Although broken bones are thankfully not prevalent in the swimming community, this is an important subject for a column because all of us have at one time or another been immobilized unexpectedly. Broken bones aside, swimmers and traithletes can find themselves in a frustrating bind should they suffer from swimmers shoulder (rotator cuff inflammation) or particularly severe road rash (from a nasty cycling spill).
Not ones to sit on the sidelines and remain sedentary until their injury heals, these diehards look for creative ways to stay in shape. Thus it is important that they find the right exercises to ensure speedy recovery while avoiding re-injury.
Having only recently freed his elbow from a partial cast and sling, Steve remains unable to utilize his arm to full effect and would like to know ways to stay conditioned while he heals. With the mishap a month behind him and (according to his doctor) full recovery about a month away, what can he do to avoid going stir crazy and prevent lethargy from taking over his active lifestyle?
Given that his doctors orders are to avoid putting any type of strain or weight on his arm at all, one would think that Steves choices for satisfactory exercise are limited. But there is a lot he can do, and a lot he should be doing, if hed like to maintain good conditioning in anticipation of his recovery when he can finally hit the road (and the pool) again.
Most importantly, Steve should stimulate as much circulation to his arms as possible. Increased blood flow sends valuable nutrients to broken limbs that can aid in the recovery process, and it keeps surrounding muscles from atrophying at a rapid rate. One way to stimulate blood flow to the arms is through mild shoulder-rotation exercises. Such drills also keep shoulders from tightening (especially when they are supporting an arm in a sling) and increase their range of motion.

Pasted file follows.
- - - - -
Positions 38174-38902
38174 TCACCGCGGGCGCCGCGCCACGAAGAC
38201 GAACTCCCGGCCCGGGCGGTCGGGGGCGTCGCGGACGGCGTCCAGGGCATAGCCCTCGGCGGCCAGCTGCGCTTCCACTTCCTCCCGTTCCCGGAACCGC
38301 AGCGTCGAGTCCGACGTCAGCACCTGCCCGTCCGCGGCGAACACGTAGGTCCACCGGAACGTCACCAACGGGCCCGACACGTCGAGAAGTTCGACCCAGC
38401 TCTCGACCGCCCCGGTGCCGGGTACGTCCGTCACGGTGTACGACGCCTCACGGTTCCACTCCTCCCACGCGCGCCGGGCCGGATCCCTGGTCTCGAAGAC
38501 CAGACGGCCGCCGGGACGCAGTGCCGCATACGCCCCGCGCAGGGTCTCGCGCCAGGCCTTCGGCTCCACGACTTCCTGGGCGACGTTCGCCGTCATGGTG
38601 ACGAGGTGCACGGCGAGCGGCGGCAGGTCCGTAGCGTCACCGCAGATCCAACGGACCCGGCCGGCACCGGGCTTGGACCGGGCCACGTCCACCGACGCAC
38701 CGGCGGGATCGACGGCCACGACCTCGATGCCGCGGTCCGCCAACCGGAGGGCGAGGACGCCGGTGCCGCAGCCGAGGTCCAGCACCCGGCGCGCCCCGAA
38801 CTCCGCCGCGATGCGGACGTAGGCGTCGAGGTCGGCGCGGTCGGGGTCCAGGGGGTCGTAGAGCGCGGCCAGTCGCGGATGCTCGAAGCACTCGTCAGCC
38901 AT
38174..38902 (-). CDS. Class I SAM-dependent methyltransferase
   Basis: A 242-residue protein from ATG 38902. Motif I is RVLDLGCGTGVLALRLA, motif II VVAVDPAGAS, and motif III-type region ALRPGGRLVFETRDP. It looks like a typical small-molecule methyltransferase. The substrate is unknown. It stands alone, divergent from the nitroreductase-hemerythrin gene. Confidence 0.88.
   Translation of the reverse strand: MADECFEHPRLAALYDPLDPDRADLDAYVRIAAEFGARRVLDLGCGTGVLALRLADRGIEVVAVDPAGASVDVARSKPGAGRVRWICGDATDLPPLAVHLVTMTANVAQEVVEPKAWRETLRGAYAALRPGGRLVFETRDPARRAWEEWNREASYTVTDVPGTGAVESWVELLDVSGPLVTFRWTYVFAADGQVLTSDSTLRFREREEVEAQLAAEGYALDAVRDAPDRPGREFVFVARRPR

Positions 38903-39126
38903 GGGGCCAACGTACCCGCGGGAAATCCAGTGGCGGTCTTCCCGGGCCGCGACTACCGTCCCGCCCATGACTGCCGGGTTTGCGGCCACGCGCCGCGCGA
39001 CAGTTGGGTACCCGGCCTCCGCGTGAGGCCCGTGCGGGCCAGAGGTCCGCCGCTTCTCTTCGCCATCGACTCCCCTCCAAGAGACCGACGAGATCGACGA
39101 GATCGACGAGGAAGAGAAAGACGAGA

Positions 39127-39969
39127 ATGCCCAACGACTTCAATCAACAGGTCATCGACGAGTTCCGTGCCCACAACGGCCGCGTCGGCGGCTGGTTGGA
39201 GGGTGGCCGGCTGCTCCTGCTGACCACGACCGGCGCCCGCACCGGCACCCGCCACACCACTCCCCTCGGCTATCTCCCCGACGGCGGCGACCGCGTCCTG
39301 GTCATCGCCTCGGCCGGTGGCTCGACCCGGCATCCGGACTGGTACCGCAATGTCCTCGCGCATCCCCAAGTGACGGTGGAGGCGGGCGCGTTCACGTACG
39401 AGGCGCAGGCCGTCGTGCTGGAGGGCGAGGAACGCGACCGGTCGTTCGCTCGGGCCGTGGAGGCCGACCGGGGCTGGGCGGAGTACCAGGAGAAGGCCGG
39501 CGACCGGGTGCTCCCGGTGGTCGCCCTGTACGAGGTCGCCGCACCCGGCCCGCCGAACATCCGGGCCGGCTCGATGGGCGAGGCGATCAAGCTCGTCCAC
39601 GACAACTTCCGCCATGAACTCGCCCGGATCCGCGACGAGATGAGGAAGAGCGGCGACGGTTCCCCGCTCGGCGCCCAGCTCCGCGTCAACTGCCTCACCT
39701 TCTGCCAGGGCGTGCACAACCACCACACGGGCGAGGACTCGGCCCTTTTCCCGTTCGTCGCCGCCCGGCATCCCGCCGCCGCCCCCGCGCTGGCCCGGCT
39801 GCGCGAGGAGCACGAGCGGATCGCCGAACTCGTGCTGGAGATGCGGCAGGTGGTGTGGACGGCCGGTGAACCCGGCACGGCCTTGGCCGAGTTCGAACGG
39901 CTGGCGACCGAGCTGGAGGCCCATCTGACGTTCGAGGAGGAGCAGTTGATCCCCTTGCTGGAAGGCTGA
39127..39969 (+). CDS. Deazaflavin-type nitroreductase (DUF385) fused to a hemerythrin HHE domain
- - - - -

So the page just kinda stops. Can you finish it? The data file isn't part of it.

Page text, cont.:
Also, regardless of whether a swimmer has full use of his arms or not, shoulder-motion exercises are essential in helping to lengthen and maximize the stroke by developing the all-important shoulder roll.
With his arms relaxed at his sides (or in a sling, it doesnt matter), Steve should begin moving his shoulders forward in a circular motion, 10-12 times. Then, reversing the motion, he should do 10-12 more backward rotations. He should repeat this set a few times each day.
In a few weeks time, he can hold small weights at his side during the drill, which will help lengthen his already-increasing range of motion (hence lengthening his stroke when he returns to the water). Caution: Adding heavy weights to this exercise may strengthen shoulders and add bulk, but it will have contrary effects to flexibility and range. Never use more than 10-pound weights, and start out with 3 pounds.
Another great way to strengthen shoulders is to practice holding drills. For instance, hold a pencil in front of you at eye level with both arms extended. Hold it for a minute, relax for 10 seconds, and repeat. Work your way up to doing this five or 10 times, then replace the pencil with a 1-pound weight.
In time your upper arms will strengthen to the point where holding a streamline position off the wall when you flip-turn, or keeping your stroke long and smooth when youre fatigued, will become second nature. You are strengthening a small group of muscles that are often overlooked, but if theyre developed they can work wonders in perfecting, and salvaging, your stroke.
Another holding drill is to simply hold your arms extended above your head, as if you are streamlining off the wall in post-push-off position. After about a minute (maybe less), you will notice the strain it puts on your upper arms. The longer you can hold this position, the better off you are in maintaining proper technique and form in workouts and races when shoulder soreness sets in. Repeat the drill in varying intervals and attempt to best yourself each day.